Sunday, February 21, 2010


For My Sister

For this post, I am taking a short break from commenting on the family law issues of the day- although I might tie a few things in the end. So here goes.

Last Monday, February 15, 2010, my sister Randi Rosenberg, passed away after living with stage four metastatic breast cancer. The funeral service was on Wednesday. She was 44. She has a five year old daughter, Alexandra Marais Rosenberg Purdue. The cancer blogosphere has been abuzz with the news, my sister having been a co-founder and past president of the Young Survival Coalition, as well as a founding member & inaugural advocacy co-chair at LiveSTRONG Young Adult Alliance for the Lance Armstrong Foundation. Randi was also the owner of her own business and an adjunct professor at the NYU School of Continuing and Professional Studies. Her influence is such that the YSC has established the Randi Rosenberg Young Women’s Leadership Fund. At LiveSTRONG, she was referred to as “a giant”.

A few thoughts from my eulogy which I hope will inspire in her name and honor her in perpetuity:

You are going to hear a lot about my sister this afternoon...the blogs are already teeming with thoughts, prayers and remembrances. But we are going to sing her praises here and now– lest one second has gone by without a reminder of Randi’s bravery, intellect and joie de vivre. While I might suffer from delusions of grandeur of my clear similarity to Randi in these traits, I really do know better– I can only dream of possessing half of her strength and character.

Of her bravery, I would say that while she comes before, after, and contemporaneously with others who have fought cancer, Randi, along with her band of sisters who formed the Young Survival Coalition, did more than fight– they took up arms. Randi took her own struggle and used it to advocate for those whose voices were not heard. She spoke; she wrote; she appeared on TV, radio and the internet. Moreover, she cajoled, informed, and confronted. Whether it was a doctor with an air of superiority about to have that air unceremoniously and forcibly sucked from his now deflated ego or a skeptical politician whose bloated self-interest was about to be used for research and funding for the good of others– Randi got things done.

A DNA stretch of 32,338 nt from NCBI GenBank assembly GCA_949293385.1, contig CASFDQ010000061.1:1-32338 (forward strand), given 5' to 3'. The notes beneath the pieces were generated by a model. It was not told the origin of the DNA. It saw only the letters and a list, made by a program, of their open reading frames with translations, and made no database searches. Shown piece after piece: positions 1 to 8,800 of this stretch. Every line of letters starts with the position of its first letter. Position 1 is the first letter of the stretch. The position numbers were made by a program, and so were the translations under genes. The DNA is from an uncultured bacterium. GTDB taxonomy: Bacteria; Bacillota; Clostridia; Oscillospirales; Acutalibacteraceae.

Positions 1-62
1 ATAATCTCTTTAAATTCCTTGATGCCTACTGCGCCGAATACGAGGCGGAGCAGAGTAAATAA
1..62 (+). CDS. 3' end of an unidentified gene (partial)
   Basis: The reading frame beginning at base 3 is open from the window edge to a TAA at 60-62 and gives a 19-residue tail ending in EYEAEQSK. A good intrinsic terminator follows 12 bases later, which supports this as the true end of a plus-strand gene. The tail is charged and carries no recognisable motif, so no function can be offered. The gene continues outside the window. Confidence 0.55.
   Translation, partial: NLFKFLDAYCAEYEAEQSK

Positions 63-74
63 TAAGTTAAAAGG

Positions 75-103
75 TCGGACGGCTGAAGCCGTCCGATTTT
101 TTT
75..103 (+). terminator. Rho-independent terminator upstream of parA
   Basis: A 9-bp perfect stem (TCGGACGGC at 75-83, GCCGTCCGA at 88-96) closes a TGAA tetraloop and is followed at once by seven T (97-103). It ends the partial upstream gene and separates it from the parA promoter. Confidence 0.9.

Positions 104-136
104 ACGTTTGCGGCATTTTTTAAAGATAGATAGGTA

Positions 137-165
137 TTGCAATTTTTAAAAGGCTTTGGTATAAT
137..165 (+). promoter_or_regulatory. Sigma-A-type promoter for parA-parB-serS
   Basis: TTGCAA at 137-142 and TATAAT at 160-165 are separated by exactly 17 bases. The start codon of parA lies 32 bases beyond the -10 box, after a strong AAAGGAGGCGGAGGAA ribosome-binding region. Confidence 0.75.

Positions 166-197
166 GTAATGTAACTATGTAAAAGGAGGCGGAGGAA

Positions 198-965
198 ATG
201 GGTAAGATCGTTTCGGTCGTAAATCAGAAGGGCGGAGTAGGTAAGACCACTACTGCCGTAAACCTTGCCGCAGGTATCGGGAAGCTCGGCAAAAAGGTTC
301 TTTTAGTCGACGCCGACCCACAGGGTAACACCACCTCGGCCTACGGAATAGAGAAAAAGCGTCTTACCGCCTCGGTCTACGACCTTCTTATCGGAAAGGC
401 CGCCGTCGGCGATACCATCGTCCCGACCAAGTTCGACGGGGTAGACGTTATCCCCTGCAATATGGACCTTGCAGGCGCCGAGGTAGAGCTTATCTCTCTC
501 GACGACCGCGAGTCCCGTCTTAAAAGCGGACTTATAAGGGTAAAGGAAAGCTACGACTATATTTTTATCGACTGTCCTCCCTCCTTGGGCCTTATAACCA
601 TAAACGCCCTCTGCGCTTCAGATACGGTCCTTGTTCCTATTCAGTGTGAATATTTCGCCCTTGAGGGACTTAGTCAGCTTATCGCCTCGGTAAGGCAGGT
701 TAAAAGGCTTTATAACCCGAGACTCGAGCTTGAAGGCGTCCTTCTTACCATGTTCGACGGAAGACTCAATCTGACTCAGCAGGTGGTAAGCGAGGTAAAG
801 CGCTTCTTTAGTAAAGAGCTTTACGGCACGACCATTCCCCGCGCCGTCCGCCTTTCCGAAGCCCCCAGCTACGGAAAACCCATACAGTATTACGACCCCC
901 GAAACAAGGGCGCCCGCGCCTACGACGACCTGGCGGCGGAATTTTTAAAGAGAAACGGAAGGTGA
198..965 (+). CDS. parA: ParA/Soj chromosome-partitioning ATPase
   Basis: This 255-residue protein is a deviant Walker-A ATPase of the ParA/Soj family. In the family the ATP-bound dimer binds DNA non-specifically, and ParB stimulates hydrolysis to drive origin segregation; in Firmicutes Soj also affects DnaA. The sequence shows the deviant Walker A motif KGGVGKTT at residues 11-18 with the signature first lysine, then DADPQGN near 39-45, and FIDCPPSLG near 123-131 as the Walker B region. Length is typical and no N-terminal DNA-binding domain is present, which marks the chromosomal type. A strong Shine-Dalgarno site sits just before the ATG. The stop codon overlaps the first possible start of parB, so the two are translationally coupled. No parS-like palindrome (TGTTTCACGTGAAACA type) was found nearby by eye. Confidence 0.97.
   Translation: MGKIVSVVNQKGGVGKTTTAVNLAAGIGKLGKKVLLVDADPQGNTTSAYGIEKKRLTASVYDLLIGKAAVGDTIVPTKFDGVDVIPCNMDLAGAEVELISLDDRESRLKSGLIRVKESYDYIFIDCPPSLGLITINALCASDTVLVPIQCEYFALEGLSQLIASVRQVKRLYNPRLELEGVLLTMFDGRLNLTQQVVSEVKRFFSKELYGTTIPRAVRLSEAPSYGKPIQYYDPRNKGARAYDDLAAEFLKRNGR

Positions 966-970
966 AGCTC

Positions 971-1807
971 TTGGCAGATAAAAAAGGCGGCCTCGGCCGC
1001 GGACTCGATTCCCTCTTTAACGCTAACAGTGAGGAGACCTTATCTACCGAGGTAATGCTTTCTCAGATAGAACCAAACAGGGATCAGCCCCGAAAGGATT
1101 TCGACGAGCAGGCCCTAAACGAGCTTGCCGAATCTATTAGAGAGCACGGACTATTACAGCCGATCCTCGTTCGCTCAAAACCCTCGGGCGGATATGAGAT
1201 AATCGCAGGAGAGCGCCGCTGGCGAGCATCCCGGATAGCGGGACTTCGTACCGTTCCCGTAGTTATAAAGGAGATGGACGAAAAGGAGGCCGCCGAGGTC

Randi was, and remains, a force. A force of nature. A force to be reckoned with. A force majeure...
It is so hard to encapsulate a life such as Randi’s in such a short period of time. The inclination is to go on talking so that the words extend her life. But I know ultimately– at least for now that the words must end. The impact of her life, however, continues...
So now Randi goes to comfort and be comforted by our father who she loved so much and who loved her in kind. To rest without pain and to inspire us ever after. Randi was nothing less than a Superstar. And so when you look into the night sky and it is brighter that it used to be, it is because Randi made it so. That is what a Superstar does. She makes everything brighter and happier and more special– simply because she is. The Superstar rises and is ever-present even as the physical wanes. At the end of Randi’s physical life, five year old Alexandra said it best, “Good night mommy. If you are tired you can close your eyes now. Go to sleep”

That a child of five must now go on without a mother, especially one as strong and inspiring as hers, is tragic. That our own mother has to also go on without a child so young, is crushing. That the rest of us, including her partner, Matt, cannot fill the void left by a giant, leaves us numb and grasping desperately for explanation. Randi, though, would look only to find the positive. To take tragedy and seek hope. To take the blow and shrug it off. To take the enormous void and imbue it with joyous life. These are the lessons to be learned even as darkness falls– if we want to learn them. While my sister was suffering and others complained, she would challenge them, “Tell me three good things that happened to you today”, thus forcing them to find the good in life. The choice was always hers to make and she always made sure that her decisions counted– even in the end. She enriched the lives of others.

So for those in the midst of their own conflict and struggle– while the battle is joined and the fight is ongoing– take the challenge, look ahead, protect your children, find some hope, create your own destiny, make a difference.

Wednesday, February 10, 2010

Divorce New York Style: A BLIZZARD OF ID

A Blizzard of Id